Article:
The 1950s and 1960s
Trying to Kick the Losing Habit
By Ken Denlinger
Bobby Mitchell of the Cleveland Browns may have been among the last people to know. He was stationed at Maryland's Fort Meade, one of several NFL players summoned into military service during the 1961 Berlin crisis. After reveille on a fall morning, he was chatting with Redskins defensive end John Paluck, who also had been called up.
"He kept saying, `Boy, the greatest thing in the world has happened. It's gonna blow everybody's mind,' " Mitchell recalled, adding, "I kept saying to myself: 'What the hell is Paluck talking about?' "
What he was talking about was the most significant moment of the 1950s and 1960s for the Washington Redskins, one that became official on December 14, 1961. That was when Redskins owner George Preston Marshall finally ended his segregationist policies, the last NFL owner to do so. That was when he announced his stunning trade with Cleveland for Mitchell, the remarkable runner/receiver who later would enter the Pro Football Hall of Fame.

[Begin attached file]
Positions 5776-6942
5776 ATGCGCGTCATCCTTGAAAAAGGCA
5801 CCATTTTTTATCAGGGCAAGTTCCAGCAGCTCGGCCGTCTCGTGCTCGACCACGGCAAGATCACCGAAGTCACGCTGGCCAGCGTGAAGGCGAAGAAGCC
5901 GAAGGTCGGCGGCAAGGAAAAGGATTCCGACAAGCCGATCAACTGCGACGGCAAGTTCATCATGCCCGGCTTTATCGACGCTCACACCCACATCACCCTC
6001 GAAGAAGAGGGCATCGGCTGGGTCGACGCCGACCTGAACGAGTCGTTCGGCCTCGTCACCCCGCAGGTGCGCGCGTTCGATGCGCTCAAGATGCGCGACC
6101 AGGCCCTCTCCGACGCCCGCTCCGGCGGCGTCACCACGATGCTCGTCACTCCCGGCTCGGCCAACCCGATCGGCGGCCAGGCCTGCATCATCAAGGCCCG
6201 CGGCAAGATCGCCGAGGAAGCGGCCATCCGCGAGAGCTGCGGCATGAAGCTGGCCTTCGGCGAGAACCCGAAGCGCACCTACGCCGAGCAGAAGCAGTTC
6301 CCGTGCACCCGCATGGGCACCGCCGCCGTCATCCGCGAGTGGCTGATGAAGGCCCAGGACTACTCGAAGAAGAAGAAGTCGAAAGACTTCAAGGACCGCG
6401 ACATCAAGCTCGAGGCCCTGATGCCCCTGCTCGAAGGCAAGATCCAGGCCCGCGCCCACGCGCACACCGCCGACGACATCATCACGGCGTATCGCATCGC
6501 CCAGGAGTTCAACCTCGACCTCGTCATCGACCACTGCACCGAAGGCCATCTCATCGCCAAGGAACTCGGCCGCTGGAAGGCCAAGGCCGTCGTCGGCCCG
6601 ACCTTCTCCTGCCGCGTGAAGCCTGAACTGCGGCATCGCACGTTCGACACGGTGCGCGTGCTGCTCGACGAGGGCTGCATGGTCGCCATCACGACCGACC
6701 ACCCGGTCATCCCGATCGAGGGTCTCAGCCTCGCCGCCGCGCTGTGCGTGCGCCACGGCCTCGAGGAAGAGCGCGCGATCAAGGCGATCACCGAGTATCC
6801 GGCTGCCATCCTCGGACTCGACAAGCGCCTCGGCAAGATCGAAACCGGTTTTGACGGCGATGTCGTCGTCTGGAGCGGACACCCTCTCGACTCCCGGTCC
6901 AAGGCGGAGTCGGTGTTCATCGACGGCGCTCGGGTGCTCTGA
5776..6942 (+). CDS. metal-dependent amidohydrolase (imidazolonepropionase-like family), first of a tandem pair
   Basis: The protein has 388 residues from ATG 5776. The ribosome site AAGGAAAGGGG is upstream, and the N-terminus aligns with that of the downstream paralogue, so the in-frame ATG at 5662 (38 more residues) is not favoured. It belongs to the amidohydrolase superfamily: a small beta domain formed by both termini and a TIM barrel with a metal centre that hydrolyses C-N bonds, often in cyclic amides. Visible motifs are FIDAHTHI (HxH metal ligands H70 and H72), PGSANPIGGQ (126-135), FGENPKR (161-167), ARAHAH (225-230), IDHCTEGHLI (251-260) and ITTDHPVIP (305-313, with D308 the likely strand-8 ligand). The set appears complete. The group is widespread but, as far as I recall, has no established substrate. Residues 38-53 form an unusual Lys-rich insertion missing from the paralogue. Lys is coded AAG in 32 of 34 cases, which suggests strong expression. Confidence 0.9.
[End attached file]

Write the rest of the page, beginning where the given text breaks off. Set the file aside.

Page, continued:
Marshall, of course, didn't make the move out of the goodness of his heart. As previously noted, he did it because the federal government had threatened to block his team from playing in the new stadium it had financed. But whatever the reason, the team never would be the same again. At last, Washington no longer would have to draw players solely from the limited pool of white talent, a restriction that long had hamstrung the Redskins.